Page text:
Like other contemporary descendants of the Pictures Generation—Anne Collier, Jack Pierson, Hank Willis Thomas, Zoe Leonard—Pacifico Silano is a borrower. His pictures are based on other pictures, mostly color-saturated pages from Blueboy, Honcho, and other soft-core gay magazines from the nineteen-seventies and eighties. Although Silano’s source material is unmistakable, it’s elusive and only half seen, like a memory resurfacing or a dream slipping away. What remains is a series of overlapping fragments with an aura of paradise lost. This world, these men, died—in some cases quite literally. (Silano, who is thirty-six, has spoken of a queer uncle who died at the same age, of complications from H.I.V., and then was erased from family history.) Looking back and remembering these lost figures elicits a complicated melancholy. No wonder, then, that Silano’s work is sexy, seductive, and intensely pleasurable, yet haunted by pleasure’s limits.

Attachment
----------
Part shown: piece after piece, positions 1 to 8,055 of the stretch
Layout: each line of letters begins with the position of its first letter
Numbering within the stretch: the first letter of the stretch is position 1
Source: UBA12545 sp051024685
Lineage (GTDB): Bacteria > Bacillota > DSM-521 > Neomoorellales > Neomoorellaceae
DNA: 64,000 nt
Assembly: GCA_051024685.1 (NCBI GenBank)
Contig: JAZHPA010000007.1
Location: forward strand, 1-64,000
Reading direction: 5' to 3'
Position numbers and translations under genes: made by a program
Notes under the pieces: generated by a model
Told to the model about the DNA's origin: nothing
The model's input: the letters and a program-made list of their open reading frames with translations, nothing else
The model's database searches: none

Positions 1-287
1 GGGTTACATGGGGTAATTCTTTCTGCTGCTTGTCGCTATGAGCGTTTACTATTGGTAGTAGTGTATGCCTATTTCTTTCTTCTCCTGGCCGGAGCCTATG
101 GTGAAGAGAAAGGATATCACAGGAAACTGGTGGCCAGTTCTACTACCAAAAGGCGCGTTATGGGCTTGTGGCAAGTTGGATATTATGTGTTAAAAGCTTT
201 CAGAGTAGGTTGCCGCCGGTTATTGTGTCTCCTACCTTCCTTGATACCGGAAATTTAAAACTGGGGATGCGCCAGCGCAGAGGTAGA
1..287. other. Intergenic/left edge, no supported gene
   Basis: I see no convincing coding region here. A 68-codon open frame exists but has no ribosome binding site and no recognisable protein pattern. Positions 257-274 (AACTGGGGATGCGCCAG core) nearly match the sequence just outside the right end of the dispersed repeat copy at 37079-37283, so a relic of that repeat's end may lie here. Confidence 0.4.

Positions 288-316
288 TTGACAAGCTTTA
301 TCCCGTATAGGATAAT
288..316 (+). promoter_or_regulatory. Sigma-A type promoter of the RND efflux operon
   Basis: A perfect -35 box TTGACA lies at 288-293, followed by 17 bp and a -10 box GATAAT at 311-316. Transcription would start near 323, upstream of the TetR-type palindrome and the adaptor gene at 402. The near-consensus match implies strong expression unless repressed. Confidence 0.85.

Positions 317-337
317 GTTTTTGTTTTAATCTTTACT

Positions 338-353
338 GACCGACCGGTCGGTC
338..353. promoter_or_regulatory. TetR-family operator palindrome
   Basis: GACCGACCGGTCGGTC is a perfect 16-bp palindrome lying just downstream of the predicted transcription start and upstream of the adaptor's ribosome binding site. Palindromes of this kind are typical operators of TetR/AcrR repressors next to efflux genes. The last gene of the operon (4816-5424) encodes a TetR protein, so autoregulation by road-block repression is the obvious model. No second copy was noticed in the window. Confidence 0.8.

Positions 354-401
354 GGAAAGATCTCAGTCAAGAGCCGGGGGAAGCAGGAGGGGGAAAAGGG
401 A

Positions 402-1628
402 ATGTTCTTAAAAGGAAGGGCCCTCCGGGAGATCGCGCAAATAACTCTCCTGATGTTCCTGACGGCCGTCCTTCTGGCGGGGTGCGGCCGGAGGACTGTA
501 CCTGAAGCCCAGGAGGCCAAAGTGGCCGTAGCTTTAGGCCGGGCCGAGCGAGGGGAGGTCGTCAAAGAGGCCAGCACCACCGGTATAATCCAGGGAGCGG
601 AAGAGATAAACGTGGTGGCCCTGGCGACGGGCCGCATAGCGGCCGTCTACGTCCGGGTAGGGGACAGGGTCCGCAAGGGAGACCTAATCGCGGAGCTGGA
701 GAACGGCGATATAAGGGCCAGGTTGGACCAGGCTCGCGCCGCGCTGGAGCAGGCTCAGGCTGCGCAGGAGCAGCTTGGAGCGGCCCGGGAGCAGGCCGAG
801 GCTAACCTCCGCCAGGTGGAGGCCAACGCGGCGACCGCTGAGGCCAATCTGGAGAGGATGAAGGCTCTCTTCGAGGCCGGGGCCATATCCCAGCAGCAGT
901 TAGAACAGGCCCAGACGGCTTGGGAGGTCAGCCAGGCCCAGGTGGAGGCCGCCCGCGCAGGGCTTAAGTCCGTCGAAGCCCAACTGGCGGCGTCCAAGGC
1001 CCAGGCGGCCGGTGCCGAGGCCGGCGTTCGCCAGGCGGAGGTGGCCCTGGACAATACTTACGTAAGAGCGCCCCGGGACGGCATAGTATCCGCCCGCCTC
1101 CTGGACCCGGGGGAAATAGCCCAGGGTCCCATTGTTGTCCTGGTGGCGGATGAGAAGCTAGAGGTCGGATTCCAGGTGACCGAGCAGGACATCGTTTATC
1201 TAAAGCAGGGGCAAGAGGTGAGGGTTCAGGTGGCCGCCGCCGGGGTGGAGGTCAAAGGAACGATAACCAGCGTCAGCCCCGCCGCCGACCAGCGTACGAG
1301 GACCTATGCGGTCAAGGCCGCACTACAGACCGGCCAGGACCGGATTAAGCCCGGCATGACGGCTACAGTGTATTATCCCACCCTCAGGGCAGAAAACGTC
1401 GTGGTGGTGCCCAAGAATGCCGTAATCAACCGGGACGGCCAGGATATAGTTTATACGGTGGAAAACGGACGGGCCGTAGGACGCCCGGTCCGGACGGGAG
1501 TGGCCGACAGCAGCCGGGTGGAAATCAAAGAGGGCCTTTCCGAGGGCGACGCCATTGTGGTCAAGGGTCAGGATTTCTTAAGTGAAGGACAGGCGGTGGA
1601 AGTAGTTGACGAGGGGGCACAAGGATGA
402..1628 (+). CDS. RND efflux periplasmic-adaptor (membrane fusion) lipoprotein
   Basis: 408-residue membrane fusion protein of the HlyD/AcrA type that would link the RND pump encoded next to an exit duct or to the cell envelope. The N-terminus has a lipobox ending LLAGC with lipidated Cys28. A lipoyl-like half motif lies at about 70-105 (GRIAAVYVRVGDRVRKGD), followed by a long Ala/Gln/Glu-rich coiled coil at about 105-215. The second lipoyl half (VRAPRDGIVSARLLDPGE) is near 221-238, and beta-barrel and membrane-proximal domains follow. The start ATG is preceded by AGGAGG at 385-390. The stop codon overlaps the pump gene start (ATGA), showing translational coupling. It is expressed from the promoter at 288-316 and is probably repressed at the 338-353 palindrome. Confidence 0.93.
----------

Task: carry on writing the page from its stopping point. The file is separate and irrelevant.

Silano’s series is on exhibit at two galleries on the Lower East Side, Rubber Factory and Fragment, in a show titled “If You Gotta Hurt Somebody, Please Hurt Me” (both through May 8th). A joint press release is dense with theory speak, including a reference to Gilles Deleuze and a claim that “these new works interrogate a history of toxic masculinity fetishized by gay men.” That may well be, but the appeal of Silano’s raw material tends to undermine any attempt to weigh it down with extraneous ideas. The piece at Rubber Factory that comes closest to this “interrogation”—the truncated image of a bare-chested, shaggy-haired guy, holding a rifle like a hard-on—is more amusing than alarming, especially given the small scale at which it’s presented.